We cruised along this current line for a good few miles scanning for fins. We had a few false alarms in the shape of black marker-buoy flags and mating cormorants, but after an hour of eye-numbing searching, I was starting to get concerned. Had I left it too late in the season We had travelled all the way to the Lizard, the UKs most southerly point, and not a whiff of a basking shark.
Mike had one last trick up his sleeve, and we headed to a point about eight miles from the dive centre.
He described the picturesque Kennock Bay as a holding area, unaffected by fast currents.
We clocked two sharks within moments of arriving. Judging by the distance between their dorsal and tail fins they must have been around 5m long, perhaps slightly bigger. I also caught sight of two 3.5m sharks, congregating in the same area.
Watching them all feed from the surface, they showed a distinct similarity to great white sharks. I could now understand why the two species were sometimes mistaken. Normally if you find one shark there will be three or four others following, said Mike. Theyre quite social animals.
Mike let the sharks get used to the boat engines before moving in closer.
I jumped into the water, and Darren towed me into position using the yum-yum yellow surf-ski.
I could see a large triangular dorsal fin heading in my direction, which was a little disconcerting. While I knew it was just a harmless plankton-feeder, I couldnt help but think, what if this one is a meat-eater instead of a veggie Basking sharks do have teeth. OK, they are only 5-6mm long, but still!
Mike was shouting out directions from his vantage point on the bridge: Left a little, now swim towards the boat... the shark is coming straight at you, you cant miss it!
I dunked my head under the surface and scanned the emerald water ahead. Visibility was around 5m. For a few seconds I could see nothing but a few passing mullet. Then a white patch appeared in front of me. It quickly grew into a giant gaping mouth.

I DUCK-DIVED FOR A CLOSER LOOK but this just made the shark veer away and close its mouth. It circled me for a few minutes, and actually nudged my camera dome. I couldnt have got much closer.
I spent the next hour and a half being towed and shouted at. I managed to take pictures of two good-sized sharks. It was like looking at an iceberg. At the surface, all I could see were the dorsal and tail fins, but under water the massive bulk of its body would be in full view.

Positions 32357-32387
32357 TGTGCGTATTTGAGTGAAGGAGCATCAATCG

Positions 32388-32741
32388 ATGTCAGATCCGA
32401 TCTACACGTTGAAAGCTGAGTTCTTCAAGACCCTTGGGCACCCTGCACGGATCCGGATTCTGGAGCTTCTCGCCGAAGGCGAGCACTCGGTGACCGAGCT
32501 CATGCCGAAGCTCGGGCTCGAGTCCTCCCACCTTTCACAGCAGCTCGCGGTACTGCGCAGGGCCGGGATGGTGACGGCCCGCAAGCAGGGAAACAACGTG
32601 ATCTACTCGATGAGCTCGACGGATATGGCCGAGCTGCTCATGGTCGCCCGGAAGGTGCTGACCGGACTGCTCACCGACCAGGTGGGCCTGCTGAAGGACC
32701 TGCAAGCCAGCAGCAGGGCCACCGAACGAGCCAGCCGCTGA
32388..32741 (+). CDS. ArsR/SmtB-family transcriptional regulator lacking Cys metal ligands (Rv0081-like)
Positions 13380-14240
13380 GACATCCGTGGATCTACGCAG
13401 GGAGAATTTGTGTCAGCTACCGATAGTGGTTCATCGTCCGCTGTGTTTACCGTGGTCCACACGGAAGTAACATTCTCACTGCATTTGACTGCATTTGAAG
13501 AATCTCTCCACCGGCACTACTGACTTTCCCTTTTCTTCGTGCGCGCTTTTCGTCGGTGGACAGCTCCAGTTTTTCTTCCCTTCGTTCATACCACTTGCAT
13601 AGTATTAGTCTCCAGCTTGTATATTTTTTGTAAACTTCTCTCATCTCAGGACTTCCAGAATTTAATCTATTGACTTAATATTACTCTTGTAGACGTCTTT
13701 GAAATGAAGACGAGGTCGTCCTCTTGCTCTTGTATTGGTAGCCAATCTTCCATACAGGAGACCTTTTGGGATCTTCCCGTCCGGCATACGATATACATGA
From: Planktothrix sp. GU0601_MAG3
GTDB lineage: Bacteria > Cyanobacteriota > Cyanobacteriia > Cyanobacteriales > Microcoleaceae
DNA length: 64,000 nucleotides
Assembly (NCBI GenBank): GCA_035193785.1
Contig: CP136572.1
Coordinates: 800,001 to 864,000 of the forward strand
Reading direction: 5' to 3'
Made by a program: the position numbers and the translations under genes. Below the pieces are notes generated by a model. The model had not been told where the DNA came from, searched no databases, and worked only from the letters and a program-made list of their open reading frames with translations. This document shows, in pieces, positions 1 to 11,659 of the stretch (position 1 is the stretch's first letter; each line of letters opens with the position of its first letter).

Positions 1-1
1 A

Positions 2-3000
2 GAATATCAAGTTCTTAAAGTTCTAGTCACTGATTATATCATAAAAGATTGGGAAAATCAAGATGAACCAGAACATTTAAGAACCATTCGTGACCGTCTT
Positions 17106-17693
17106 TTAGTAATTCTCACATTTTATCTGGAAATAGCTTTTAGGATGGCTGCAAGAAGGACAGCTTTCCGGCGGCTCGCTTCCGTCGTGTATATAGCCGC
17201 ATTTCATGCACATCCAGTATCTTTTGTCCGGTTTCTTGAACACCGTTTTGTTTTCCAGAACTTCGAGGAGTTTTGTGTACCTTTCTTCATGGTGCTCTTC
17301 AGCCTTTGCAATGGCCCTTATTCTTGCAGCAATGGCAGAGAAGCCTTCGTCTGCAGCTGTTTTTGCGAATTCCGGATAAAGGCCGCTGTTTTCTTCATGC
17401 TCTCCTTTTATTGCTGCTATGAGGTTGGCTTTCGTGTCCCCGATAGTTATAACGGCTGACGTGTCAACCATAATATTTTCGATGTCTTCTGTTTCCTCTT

The shark would keep circling, gulping up the plankton. I could see the bulging semi-circular gill slits as the giant passed by me. It didnt seem at all concerned by my presence, and as long as I didnt try to get too close it would just carry on feeding.
Darren joined me in the water, though trying to manoeuvre him into position beside a shark to provide some perspective proved too difficult, especially in the low visibility.
But I wasnt complaining - I had just had a one-to-one experience with the largest living shark in the ocean after the whale shark. Our timing had been perfect. Mike said I had been able to get really close because the lack of plankton meant that the sharks were more intent on feeding than on worrying about me.
On the way back to the dive centre we saw a large splash, followed by a giant shape coming out of the water. I had seen whales and great white sharks breaching, but never expected basking sharks to do the same. A small shark put on a spectacular aerial display as we followed it in the boat.
Mike had seen this happen only when the sharks were following each other in single file. He thought it was a kind of mating ritual. Another theory is that the sharks are trying to get rid of parasites attached to their skin.
Mike had also seen the sharks corralling mackerel into a shoal so tight that they would be forced to squeeze out their eggs. This would create a giant red egg-slick on the surface for the sharks to swallow. If only I had been quick enough to get that $1000 breaching picture!
As I sat outside the dive centre with a cuppa, I felt my day couldnt have gone much better. Ill find out next time.

Porthkerris Dive Centre, St Keverne, Cornwall,